Search and rescue dog joins Sheriff’s Office

By Joe Beck

MOUNT JACKSON — The newest member of the Shenandoah County Sheriff’s Office didn’t have to wait long before being pressed into service.

Maggie, a 1-year old bloodhound, was called out on Sunday to help locate a missing hiker in Page County. The hiker had been located by the time she and her trainer, deputy Keith Cowart, arrived at the scene, but no one doubts she will have many more opportunities to prove her worth as a tracking dog.

“I think we will rely on her services a great deal, as will other jurisdictions in Shenandoah County,” Capt. Wesley Dellinger said Monday.

Maggie’s highly sensitive nose will be used for tracking, the first time the Sheriff’s Office has had a dog among its ranks for that specific purpose. She began her active duty last week.

Until now, the Sheriff’s Office had to enlist dogs from other agencies to help locate missing people and fugitives. A tracking dog from outside the county helped locate a missing child last year and a dog also participated in another successful search for a missing child.

Dellinger said investigators also used a search dog during the investigation into the murder of Phyllis Kline of Edinburg in June. The investigation led to the arrest of Claude Delmus Shafer Jr., who is charged with capital murder.

Cowart said he has been preparing Maggie for her first working day since the end of January when the Sheriff’s Office bought her from a kennel in Northern Virginia.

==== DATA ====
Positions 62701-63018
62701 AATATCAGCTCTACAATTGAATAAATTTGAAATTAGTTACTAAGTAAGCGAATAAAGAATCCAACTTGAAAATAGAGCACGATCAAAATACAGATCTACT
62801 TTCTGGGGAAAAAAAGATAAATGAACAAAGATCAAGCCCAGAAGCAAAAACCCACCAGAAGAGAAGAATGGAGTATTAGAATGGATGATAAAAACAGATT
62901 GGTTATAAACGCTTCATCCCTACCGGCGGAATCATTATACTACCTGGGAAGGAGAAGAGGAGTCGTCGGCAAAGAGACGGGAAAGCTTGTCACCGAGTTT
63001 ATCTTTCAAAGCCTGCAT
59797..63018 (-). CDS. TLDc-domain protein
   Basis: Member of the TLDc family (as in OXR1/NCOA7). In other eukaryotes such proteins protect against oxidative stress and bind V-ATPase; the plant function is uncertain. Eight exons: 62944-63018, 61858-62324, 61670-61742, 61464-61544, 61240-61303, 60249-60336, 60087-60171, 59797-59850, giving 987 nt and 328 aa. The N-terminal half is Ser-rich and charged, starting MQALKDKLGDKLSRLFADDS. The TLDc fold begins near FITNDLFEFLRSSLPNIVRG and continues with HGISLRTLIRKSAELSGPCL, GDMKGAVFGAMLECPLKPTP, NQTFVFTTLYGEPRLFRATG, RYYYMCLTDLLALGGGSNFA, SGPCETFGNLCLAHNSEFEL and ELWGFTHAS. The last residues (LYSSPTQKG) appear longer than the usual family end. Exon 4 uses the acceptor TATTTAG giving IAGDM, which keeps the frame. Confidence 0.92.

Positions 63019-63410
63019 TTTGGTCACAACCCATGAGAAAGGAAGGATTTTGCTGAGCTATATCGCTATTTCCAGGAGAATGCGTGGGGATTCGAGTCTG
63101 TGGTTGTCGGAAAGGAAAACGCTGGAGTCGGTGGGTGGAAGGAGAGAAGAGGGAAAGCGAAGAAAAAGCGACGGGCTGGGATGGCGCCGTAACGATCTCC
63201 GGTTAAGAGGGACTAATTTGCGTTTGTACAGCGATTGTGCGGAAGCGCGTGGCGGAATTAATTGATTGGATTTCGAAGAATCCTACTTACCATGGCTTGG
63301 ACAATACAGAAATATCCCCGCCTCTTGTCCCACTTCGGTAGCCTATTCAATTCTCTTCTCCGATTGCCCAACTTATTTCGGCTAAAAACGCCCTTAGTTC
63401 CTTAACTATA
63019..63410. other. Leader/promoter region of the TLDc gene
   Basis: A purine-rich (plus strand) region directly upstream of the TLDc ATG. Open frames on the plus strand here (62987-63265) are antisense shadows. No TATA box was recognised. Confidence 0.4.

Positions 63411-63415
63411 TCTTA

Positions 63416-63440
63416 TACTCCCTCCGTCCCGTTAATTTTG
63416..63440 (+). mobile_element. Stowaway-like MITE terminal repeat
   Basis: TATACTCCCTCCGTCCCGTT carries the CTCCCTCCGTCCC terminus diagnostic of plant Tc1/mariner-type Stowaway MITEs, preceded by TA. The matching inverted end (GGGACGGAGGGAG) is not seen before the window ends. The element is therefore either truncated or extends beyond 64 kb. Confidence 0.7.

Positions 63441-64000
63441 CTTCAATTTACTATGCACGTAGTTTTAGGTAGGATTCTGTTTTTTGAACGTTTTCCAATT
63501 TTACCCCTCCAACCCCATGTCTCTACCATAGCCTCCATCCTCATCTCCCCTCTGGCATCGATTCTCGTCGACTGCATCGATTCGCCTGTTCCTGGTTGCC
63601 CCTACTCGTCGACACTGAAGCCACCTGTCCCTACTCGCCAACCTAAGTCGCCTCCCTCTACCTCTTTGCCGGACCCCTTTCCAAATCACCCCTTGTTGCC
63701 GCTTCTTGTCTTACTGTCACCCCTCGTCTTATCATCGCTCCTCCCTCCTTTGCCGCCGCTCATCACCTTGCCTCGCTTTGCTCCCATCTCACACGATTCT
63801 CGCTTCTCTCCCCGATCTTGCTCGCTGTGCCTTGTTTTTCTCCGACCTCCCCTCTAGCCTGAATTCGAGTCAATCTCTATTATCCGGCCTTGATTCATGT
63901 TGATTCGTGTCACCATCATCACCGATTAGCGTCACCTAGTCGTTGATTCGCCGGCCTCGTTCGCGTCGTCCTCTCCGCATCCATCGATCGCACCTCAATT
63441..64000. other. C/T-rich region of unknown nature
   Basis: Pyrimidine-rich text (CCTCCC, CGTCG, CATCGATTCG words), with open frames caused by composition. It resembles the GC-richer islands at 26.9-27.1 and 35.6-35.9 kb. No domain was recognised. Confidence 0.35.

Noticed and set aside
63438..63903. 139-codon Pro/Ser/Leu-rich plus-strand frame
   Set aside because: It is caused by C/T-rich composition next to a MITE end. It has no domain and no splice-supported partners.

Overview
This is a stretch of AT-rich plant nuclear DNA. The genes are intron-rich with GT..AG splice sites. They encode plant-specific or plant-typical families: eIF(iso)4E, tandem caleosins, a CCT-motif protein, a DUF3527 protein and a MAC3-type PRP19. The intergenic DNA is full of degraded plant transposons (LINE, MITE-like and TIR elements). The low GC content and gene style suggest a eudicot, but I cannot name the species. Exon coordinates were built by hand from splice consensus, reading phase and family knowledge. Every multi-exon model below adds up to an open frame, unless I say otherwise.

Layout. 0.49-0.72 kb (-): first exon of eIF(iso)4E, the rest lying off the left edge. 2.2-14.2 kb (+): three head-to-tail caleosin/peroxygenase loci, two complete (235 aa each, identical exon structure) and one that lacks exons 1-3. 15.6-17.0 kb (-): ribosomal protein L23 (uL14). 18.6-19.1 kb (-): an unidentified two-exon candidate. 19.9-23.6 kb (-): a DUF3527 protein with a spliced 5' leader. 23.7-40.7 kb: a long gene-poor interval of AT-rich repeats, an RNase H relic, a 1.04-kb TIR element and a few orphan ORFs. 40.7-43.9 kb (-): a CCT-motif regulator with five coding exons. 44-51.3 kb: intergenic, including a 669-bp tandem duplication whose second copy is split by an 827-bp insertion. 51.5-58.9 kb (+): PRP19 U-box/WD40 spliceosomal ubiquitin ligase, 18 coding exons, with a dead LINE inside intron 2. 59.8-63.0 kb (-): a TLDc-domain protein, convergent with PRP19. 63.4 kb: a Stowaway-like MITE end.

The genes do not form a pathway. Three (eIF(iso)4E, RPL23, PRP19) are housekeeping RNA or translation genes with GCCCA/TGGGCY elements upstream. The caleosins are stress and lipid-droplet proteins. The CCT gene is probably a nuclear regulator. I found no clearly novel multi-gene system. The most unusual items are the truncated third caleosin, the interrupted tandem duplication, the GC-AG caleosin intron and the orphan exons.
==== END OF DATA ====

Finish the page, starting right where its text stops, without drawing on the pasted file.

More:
Cowart has been impressed by what he describes as her ability to stay focused on tracking and shut out distractions.

“She’s very social, eager to please,” Cowart said as he put Maggie through a tracking exercise with help from deputy Paige Frazier. “She does the job to the best of her abilities.”

Frazier stood across the road and out of sight as she dropped a hair tie on the ground and then hid about a 100 yards away as Cowart let Maggie sniff the scent Frazier left behind on the tie. It took about a minute for Maggie to lead Cowart to Frazier’s hiding place behind a tree.

Maggie’s reward was a taste of some dog food Frazier offered to her.

Cowart, a 10-year veteran of the Sheriff’s Office, said he had worked with hunting dogs, but had no experience with police canines until he volunteered to work with Maggie, “so this is a new experience for both of us.”

Maggie lives with Cowart at his home and the bond between them has grown during the short time since her acquisition.

“I know I’m attached, and she’s attached to me,” Cowart said.

A memo submitted by Sheriff Timothy C. Carter to the county’s budget director shows Maggie was purchased for $8,000. A year’s worth of high protein food, vehicle modifications to accommodate rear cages, training aids and a kennel with concrete pad and other housing items brought the total estimated costs for her acquisition to $13,525.

Sheriff’s Office officials are quick to point out that the money is coming from asset forfeiture funds that cost the taxpayers nothing. Asset forfeiture funds are the product of successful prosecutions of drug and cigarette trafficking offenses that lead to the seizure of cash and property affiliated with criminal activity.

Dellinger said Maggie will be especially useful in eliminating the need for the Sheriff’s Office to wait for the arrival of a search dog from another jurisdiction during emergencies.

“Certainly, when you’re calling for outside resources, we’ve had to wait as much as two hours waiting for that resource,” Dellinger said of tracking dogs. “When you’re talking about people’s lives and small children, time is of the essence.”

Contact staff writer Joe Beck at 540-465-5137 ext. 142, or jbeck@nvdaily.com